In the middle of a circle of local farmers and villagers we see a bald-headed, burgundy-cloaked Lama: not exactly what you might expect to see in the middle of the countryside. We sit and stare from safe distance for, a few minutes the Lama until notices us and waves us over to join him. We don’t know what to do, but Tenpa encourages us to go, so off we tromp across the field. “Welcome. Please sit down,” the Lama greets us in clear English. He motions us to sit, on the ground, in the middle of a group that has gathered around him. Several monks appear with thermoses of hot water and hot water only. We aren’t sure why we don’t rate a serving of tea. Plates piled full with momos: dumplings with yak meat and vegetables inside, are being passed from person to person. Our lunch is still warm in our bursting bellies, but when you’re sitting in the middle of a field in the middle of nowhere in the middle of Tibet at the invitation of a Lama, what are you going to do?
So, we eat and chat with the Lama, feeling very conspicuous amongst all the local townspeople and the Lama’s entourage, whose impromptu roadside assembly we interrupted. The Lama speaks English quite well and tells us he now resides mostly in Italy. We share that we have traveled all the way from Seattle, Washington in the United States. It feels other-worldly to be chatting with a monk while munching on momos in the midst of the Tibetan wild.
Tenpa and Chimi stand, looking uncomfortable, a short distance from the gathering. Fifteen or twenty minutes pass before we excuse ourselves. Whether our hasty retreat is perceived as rudeness, we don’t know, but we feel torn between our allegiance to our guide and whatever obligation we unknowingly entered into by accepting an invitation to share a meal with a Lama.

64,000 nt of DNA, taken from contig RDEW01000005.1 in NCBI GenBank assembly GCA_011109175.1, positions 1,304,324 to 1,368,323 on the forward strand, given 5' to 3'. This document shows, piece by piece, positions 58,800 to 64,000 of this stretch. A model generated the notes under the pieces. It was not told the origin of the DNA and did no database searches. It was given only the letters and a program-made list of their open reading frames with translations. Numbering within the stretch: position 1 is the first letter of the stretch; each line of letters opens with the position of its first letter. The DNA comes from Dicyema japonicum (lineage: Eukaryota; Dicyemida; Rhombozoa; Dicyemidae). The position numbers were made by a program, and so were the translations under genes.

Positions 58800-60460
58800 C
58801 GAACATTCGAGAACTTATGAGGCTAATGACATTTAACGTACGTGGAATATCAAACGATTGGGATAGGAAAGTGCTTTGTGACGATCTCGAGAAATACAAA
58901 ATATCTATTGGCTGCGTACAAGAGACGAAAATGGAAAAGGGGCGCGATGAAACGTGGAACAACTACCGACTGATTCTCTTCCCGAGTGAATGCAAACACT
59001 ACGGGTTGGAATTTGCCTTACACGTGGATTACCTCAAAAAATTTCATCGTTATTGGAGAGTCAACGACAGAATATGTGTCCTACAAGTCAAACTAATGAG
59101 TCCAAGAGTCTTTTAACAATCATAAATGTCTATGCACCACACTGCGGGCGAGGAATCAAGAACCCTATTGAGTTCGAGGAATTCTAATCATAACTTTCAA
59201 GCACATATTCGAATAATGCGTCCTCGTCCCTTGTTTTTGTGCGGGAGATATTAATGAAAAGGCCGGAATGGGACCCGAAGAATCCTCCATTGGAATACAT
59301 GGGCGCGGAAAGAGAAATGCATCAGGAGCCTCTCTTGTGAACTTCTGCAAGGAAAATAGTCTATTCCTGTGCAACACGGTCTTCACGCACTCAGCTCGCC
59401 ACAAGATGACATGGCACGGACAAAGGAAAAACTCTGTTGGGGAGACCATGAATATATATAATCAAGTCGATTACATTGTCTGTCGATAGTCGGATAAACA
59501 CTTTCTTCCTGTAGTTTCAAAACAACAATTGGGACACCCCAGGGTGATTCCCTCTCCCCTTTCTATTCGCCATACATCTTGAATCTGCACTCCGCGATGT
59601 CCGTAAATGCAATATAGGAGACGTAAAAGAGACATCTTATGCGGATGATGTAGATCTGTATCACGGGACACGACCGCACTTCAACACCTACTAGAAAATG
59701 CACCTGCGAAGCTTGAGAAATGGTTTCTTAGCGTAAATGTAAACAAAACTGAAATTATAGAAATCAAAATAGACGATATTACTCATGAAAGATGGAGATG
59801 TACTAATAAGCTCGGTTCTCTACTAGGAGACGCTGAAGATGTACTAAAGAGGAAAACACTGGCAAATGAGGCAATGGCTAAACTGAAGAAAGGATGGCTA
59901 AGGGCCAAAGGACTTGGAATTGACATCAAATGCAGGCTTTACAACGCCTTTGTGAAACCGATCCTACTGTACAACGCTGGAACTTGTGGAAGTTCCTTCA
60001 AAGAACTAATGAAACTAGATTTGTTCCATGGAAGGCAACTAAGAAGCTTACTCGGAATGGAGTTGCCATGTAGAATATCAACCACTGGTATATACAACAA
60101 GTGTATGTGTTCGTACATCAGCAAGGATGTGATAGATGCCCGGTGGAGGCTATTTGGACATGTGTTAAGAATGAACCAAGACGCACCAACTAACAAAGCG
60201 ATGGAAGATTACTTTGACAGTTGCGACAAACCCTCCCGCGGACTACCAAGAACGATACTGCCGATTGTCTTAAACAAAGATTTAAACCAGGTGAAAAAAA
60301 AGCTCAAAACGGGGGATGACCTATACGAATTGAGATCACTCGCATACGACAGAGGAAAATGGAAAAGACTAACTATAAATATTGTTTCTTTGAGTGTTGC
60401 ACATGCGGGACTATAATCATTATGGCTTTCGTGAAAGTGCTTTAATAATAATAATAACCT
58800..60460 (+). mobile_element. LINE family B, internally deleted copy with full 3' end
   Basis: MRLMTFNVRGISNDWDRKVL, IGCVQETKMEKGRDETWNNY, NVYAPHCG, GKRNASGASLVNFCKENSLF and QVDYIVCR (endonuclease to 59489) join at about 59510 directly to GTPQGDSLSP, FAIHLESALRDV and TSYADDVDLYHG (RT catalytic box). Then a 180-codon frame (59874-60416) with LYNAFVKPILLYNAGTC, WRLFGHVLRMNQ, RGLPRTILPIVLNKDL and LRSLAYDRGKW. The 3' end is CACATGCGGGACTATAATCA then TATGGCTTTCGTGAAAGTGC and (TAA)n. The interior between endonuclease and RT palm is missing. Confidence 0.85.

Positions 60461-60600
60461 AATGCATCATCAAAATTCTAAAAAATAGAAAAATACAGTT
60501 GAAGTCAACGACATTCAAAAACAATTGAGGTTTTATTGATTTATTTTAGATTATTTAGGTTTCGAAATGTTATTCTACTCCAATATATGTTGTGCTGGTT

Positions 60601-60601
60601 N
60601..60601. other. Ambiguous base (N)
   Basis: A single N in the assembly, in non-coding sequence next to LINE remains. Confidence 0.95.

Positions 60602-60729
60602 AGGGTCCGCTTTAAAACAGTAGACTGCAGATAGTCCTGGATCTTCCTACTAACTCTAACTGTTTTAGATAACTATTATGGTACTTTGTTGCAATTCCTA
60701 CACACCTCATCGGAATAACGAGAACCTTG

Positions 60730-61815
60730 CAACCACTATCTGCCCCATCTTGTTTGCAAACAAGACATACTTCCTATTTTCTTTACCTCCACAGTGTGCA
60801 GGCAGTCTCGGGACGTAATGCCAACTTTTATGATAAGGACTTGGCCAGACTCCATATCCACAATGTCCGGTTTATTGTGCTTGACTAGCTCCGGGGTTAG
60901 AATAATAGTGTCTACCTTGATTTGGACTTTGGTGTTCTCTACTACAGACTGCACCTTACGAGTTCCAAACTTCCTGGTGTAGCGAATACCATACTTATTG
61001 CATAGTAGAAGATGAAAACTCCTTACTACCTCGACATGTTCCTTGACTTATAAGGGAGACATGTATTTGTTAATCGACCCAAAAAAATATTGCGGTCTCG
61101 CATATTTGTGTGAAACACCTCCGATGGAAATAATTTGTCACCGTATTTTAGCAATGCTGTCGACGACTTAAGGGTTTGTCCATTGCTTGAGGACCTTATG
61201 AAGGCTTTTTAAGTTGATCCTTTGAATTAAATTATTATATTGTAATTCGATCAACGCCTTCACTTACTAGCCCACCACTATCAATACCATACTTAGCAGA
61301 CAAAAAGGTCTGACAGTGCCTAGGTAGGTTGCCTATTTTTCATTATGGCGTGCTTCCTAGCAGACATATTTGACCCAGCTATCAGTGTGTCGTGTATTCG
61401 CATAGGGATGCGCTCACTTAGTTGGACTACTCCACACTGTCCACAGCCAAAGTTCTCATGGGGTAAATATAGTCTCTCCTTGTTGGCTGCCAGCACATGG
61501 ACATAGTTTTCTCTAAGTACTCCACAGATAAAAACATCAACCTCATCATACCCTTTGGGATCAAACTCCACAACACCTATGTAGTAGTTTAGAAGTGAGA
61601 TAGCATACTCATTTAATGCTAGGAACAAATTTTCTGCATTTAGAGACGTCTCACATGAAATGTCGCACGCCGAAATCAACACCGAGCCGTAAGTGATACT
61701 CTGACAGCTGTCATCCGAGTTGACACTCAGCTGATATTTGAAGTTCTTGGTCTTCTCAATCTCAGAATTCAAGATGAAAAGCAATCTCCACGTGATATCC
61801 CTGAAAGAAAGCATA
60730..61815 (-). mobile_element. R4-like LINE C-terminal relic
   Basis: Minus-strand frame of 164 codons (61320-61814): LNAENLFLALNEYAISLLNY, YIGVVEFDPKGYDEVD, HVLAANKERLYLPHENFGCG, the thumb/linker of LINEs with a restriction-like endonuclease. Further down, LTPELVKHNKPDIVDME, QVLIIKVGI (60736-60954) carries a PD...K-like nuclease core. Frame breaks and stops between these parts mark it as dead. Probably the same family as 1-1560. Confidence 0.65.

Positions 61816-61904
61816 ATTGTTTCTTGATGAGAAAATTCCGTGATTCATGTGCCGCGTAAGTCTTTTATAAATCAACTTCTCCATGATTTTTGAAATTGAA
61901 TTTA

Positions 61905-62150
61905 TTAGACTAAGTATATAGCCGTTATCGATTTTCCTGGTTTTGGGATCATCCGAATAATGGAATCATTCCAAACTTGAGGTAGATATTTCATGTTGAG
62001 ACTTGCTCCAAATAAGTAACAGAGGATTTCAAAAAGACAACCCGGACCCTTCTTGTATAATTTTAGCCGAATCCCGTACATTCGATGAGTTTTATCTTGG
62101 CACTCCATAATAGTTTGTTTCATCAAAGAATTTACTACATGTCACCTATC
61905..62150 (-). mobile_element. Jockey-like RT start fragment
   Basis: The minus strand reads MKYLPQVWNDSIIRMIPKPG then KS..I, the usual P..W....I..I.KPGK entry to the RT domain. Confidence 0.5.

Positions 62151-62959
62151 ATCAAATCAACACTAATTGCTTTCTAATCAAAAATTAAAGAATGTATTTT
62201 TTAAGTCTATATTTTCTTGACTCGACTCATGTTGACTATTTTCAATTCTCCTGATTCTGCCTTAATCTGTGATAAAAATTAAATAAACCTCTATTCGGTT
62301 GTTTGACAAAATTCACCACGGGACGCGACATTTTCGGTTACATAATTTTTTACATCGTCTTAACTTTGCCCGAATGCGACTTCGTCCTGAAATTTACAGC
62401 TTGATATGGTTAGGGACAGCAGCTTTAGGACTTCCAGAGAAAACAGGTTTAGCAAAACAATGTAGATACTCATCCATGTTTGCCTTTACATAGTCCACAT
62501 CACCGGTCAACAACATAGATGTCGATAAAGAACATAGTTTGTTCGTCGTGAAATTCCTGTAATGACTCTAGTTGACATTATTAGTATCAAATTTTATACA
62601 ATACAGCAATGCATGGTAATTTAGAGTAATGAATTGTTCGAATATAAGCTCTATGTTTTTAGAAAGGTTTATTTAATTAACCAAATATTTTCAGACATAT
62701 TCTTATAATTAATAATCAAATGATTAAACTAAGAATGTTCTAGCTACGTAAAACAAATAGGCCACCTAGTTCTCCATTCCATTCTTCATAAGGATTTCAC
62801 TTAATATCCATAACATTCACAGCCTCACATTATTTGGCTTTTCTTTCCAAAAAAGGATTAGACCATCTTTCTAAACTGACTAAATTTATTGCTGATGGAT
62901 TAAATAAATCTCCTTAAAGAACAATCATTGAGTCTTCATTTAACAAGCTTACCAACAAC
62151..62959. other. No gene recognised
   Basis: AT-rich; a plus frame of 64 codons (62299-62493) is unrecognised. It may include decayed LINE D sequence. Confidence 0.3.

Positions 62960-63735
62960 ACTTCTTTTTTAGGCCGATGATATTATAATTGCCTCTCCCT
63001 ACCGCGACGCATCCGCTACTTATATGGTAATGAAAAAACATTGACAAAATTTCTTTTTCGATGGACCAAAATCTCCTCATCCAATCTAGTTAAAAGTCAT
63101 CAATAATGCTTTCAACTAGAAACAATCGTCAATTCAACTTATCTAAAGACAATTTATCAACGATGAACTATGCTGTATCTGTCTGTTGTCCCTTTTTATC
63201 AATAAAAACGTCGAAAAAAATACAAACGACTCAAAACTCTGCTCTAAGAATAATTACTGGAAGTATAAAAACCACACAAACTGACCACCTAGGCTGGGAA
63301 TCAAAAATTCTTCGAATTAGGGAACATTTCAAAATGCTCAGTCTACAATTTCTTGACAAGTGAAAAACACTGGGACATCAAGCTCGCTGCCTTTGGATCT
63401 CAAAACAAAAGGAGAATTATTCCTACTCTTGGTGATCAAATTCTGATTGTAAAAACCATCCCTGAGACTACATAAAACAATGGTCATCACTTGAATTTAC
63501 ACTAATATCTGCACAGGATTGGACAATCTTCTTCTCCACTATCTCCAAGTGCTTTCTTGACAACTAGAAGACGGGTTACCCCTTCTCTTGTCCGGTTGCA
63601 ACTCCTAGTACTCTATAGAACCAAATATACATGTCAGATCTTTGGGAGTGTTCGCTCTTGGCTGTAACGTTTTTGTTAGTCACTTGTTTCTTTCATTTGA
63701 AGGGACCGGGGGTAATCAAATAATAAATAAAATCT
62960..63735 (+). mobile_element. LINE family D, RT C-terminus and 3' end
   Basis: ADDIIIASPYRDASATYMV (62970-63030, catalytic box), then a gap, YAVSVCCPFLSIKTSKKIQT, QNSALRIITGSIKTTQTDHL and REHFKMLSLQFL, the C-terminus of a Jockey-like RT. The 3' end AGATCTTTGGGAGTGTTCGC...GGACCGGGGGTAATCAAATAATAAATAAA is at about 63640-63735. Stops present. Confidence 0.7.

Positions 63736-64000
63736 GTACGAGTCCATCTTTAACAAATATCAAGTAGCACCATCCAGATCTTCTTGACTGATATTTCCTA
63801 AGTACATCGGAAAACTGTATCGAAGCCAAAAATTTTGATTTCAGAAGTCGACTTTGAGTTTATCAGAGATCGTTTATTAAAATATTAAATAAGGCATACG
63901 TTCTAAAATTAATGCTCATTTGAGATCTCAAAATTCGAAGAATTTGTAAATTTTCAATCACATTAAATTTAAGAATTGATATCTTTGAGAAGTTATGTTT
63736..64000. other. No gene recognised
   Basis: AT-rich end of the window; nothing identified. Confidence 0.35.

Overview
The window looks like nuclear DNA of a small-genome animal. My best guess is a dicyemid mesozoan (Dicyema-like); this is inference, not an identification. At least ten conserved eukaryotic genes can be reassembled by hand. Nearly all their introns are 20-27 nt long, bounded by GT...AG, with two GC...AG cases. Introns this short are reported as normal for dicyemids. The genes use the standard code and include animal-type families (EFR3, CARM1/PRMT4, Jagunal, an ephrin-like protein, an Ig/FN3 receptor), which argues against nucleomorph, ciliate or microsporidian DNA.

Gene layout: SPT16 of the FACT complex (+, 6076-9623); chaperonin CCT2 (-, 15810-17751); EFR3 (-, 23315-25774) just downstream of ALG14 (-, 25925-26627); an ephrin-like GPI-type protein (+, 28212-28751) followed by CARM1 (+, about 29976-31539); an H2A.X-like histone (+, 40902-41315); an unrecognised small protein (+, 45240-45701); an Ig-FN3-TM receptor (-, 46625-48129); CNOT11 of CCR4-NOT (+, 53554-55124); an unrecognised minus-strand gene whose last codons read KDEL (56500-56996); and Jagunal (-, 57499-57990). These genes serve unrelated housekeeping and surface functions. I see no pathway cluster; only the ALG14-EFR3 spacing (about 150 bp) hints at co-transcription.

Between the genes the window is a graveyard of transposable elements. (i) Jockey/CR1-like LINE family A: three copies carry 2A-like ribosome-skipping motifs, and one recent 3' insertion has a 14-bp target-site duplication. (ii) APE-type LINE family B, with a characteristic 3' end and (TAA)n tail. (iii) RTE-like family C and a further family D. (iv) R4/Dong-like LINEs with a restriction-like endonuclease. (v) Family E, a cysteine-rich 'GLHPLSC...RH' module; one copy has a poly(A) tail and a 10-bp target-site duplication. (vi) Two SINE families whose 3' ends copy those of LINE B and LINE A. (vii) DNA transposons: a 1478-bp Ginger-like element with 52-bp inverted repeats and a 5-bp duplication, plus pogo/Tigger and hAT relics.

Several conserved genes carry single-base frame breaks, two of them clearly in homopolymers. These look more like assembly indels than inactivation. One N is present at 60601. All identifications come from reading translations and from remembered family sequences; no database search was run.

Heading down the road once again, Chimi deftly speeds around the curvaceous mountain passes without a moment’s hesitation, swerving within inches of precipitous drop-offs. Big Papa and I sit in the back seat of the Land Cruiser. Our eyes wince with each close call. Tenpa reassures us that Chimi knows exactly what he’s doing and besides, he tells us, it’s only the “crazy Chinese drivers” who get into accidents.
Tenpa starts talking and shares his opinion of the Lama we’d just met. He says he knows of “this Lama” and believes the Lama’s reputation is one of ill repute. He describes shady and politically-tinged quarrels between the Gelug, or Yellow Hat sect, the sect to which most Tibetans and the current Dalai Lama ascribe, and this Lama. Supposedly, this Lama broke from the Gelug sect and tried to form his own sect and followers. From Tenpa’s perspective, this Lama was not a “real” Lama.
Big Papa and I are a bit confused. Why pull our truck over to the side of the road and encourage two naïve Westerners to dine with a Lama if the Lama was of dubious distinction? Our experience feels a bit tarnished.
We ponder this turn of events, and our guide’s interpretation, as we venture higher and higher through mountain passes. Nomadic herders guard their yak and sheep, their forlorn and isolated tents perched on windblown precipices. Tiny villages, a dozen huts strong, pop up every so often in the formidable landscape. No one who lives in this remote and rugged terrain escapes the harsh hot summers or the endless frigid winters. To survive in this place speaks to the incredible tenacity and strength of the people who call the mountain regions of Tibet home.
Pulling off to the side of the road for one of our now infamous “nature toilet” stops, we are greeted by two children. They come running across the highway from their small village of eight or so homes. Their faces and clothing are dirty and they peer at us with eager curiosity. Soon they are joined by an older woman. Her face is lined with crevices as deep as the chiseled mountains that loom behind her village.
Tenpa interprets for us and we have a short conversation. She asks us where we are traveling from and what we do. I try to imagine Big Papa explaining software development to a woman who has spent her entire life in a remote Tibetan village at 16,000 feet.